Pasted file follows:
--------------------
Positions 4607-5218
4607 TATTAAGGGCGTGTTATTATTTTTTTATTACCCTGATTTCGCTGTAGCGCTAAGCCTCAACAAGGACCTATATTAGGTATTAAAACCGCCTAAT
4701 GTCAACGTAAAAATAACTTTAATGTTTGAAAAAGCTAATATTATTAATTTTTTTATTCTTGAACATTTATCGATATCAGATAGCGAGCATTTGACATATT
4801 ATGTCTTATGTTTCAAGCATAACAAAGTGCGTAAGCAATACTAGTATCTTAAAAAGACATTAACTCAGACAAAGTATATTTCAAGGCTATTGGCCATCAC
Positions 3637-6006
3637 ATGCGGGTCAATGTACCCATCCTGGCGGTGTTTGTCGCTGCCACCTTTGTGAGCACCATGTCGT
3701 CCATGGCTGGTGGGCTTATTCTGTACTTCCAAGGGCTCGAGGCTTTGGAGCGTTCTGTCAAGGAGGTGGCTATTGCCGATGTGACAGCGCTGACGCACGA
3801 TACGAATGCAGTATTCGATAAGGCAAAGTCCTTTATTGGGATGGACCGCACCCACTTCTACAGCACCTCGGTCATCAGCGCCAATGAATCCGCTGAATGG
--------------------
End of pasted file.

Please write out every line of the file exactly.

Positions 4607-5218
4607 TATTAAGGGCGTGTTATTATTTTTTTATTACCCTGATTTCGCTGTAGCGCTAAGCCTCAACAAGGACCTATATTAGGTATTAAAACCGCCTAAT
4701 GTCAACGTAAAAATAACTTTAATGTTTGAAAAAGCTAATATTATTAATTTTTTTATTCTTGAACATTTATCGATATCAGATAGCGAGCATTTGACATATT
4801 ATGTCTTATGTTTCAAGCATAACAAAGTGCGTAAGCAATACTAGTATCTTAAAAAGACATTAACTCAGACAAAGTATATTTCAAGGCTATTGGCCATCAC
Positions 3637-6006
3637 ATGCGGGTCAATGTACCCATCCTGGCGGTGTTTGTCGCTGCCACCTTTGTGAGCACCATGTCGT
3701 CCATGGCTGGTGGGCTTATTCTGTACTTCCAAGGGCTCGAGGCTTTGGAGCGTTCTGTCAAGGAGGTGGCTATTGCCGATGTGACAGCGCTGACGCACGA
3801 TACGAATGCAGTATTCGATAAGGCAAAGTCCTTTATTGGGATGGACCGCACCCACTTCTACAGCACCTCGGTCATCAGCGCCAATGAATCCGCTGAATGG